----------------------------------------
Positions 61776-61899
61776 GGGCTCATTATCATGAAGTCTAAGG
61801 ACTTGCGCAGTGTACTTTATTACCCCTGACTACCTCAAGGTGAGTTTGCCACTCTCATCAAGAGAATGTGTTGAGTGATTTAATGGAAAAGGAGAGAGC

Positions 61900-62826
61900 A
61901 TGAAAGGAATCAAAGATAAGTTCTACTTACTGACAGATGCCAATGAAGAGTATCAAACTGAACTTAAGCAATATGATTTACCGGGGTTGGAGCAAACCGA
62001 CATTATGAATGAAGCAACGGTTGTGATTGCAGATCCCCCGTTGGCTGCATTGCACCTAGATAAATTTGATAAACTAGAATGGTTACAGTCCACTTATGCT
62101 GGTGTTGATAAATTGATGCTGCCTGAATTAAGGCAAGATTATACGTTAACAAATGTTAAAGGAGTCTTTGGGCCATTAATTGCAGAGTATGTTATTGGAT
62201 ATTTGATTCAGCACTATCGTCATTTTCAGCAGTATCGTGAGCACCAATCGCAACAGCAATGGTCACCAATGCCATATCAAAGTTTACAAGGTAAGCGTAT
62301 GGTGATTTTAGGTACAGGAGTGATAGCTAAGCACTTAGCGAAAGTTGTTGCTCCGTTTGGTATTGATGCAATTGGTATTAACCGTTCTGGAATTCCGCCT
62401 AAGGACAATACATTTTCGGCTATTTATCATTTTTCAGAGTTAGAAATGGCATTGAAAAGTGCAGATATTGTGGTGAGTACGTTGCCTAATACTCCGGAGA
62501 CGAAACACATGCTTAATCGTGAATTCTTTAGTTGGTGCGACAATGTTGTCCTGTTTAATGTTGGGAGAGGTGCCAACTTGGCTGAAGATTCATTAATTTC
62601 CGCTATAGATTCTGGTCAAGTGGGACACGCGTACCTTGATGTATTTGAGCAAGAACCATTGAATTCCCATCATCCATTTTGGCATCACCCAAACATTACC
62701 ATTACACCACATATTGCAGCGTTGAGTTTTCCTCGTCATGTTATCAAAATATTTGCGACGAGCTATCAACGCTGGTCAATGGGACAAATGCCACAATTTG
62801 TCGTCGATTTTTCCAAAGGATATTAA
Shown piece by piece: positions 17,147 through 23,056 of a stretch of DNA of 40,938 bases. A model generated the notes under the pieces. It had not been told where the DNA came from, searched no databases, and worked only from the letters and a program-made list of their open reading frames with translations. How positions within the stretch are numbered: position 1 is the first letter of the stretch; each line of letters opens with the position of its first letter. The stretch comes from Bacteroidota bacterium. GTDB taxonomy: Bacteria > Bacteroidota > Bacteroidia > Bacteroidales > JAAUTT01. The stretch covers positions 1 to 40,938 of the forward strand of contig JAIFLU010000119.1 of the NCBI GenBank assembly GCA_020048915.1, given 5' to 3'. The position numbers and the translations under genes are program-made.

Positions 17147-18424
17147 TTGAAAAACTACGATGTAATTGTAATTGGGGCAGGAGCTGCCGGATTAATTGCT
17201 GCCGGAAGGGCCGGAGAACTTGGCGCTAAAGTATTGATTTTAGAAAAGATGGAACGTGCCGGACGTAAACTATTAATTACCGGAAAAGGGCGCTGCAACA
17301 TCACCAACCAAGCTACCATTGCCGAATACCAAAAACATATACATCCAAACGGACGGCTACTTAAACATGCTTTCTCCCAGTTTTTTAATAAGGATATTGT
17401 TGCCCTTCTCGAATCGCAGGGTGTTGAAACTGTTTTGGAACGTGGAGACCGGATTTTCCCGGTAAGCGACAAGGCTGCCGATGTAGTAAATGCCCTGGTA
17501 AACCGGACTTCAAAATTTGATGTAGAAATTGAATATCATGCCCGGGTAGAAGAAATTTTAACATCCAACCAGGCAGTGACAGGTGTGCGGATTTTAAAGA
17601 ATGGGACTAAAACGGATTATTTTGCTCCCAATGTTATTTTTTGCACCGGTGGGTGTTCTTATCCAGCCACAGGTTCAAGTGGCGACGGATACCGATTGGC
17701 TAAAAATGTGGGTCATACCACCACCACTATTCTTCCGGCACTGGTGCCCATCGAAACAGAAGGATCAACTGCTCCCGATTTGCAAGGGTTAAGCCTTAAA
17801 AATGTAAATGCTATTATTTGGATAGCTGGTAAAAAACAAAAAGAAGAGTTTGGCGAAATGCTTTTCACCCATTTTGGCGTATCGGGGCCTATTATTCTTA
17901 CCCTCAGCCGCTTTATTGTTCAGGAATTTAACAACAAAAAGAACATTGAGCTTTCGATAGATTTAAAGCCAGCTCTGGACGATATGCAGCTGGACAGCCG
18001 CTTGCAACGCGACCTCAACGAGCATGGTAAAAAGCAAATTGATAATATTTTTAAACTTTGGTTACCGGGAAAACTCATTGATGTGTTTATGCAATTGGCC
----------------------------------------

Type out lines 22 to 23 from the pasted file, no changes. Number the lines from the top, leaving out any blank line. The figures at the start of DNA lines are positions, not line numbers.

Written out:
17501 AACCGGACTTCAAAATTTGATGTAGAAATTGAATATCATGCCCGGGTAGAAGAAATTTTAACATCCAACCAGGCAGTGACAGGTGTGCGGATTTTAAAGA
17601 ATGGGACTAAAACGGATTATTTTGCTCCCAATGTTATTTTTTGCACCGGTGGGTGTTCTTATCCAGCCACAGGTTCAAGTGGCGACGGATACCGATTGGC